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Central Asia Report: August 29, 2002

29 August 2002, Volume 2, Number 33

PROTESTORS RALLY IN TASHKENT. Two antigovernment protests in a single week were staged outside the Justice Ministry in Uzbekistan's capital, Tashkent, a remarkable occurrence in the tightly controlled country. Even more remarkably, police allowed the first demonstration on 20 August to proceed peacefully without attempting to interfere. Their leniency made some analysts hopeful that President Islam Karimov's regime might be taking steps toward improving its poor human rights record. Such optimism was dashed when the second rally on 27 August was summarily broken up and two activists were forcibly committed to psychiatric hospitals.

On 20 August, about a dozen human rights activists picketed the Justice Ministry to complain about living conditions in Uzbekistan. They called on authorities to observe civil rights and stop persecuting political and religious dissidents, AP reported. Furthermore, they protested against corruption and abuses by law-enforcement agencies and the courts, and carried placards demanding a meeting with Karimov to discuss these shortcomings. Justice Ministry officials informed the protestors that they were not in a position to take action on their demands (see "RFE/RL Newsline," 21 August 2002). Although dozens of police and security officers observed the scene, they let the demonstration run its course. It lasted most of the day, AP reported, making it the longest public protest ever held in Uzbekistan.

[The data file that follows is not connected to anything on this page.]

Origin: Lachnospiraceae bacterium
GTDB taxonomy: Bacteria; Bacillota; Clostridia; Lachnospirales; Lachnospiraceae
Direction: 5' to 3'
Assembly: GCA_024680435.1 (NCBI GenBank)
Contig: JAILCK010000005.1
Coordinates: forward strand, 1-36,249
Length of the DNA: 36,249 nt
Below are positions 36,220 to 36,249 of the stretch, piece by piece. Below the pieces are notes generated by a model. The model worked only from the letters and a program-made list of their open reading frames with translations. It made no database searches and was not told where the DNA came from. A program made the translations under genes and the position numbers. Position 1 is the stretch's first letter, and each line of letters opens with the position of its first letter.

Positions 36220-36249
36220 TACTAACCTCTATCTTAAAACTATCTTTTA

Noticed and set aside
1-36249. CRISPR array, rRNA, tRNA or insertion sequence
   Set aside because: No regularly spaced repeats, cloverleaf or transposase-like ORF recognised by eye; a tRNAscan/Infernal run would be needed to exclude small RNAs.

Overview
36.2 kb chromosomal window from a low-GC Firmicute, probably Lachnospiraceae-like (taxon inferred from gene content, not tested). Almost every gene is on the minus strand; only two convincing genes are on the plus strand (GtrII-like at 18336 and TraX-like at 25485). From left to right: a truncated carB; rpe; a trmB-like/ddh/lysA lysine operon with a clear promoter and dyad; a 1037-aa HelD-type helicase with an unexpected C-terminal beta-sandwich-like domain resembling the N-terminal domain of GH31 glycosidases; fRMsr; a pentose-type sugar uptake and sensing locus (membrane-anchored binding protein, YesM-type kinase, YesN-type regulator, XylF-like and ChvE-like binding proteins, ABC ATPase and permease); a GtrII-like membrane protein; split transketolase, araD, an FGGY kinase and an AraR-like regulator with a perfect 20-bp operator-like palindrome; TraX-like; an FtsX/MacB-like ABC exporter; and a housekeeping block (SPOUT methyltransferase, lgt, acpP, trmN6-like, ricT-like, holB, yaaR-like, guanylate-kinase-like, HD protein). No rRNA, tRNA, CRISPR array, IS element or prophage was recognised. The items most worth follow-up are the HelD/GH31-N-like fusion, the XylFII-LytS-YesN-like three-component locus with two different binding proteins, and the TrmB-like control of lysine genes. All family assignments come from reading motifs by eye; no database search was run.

Another special feature of the demonstration was that the participants were all ethnic Russians. Some told AP that they were trying to draw attention to discrimination against the Russian minority in Uzbekistan. Others explained to RFE/RL that their mission was a broader, more principled defense of human rights for everyone in the country irrespective of ethnicity. Yet, even among activists in Uzbekistan, a perception remains that Russians are less interested in improving conditions for all of Uzbekistan's citizens than they are in bettering their own lot (see "Uzbekistan: Little Sympathy Shown For Plight Of Russians,", 22 August 2002).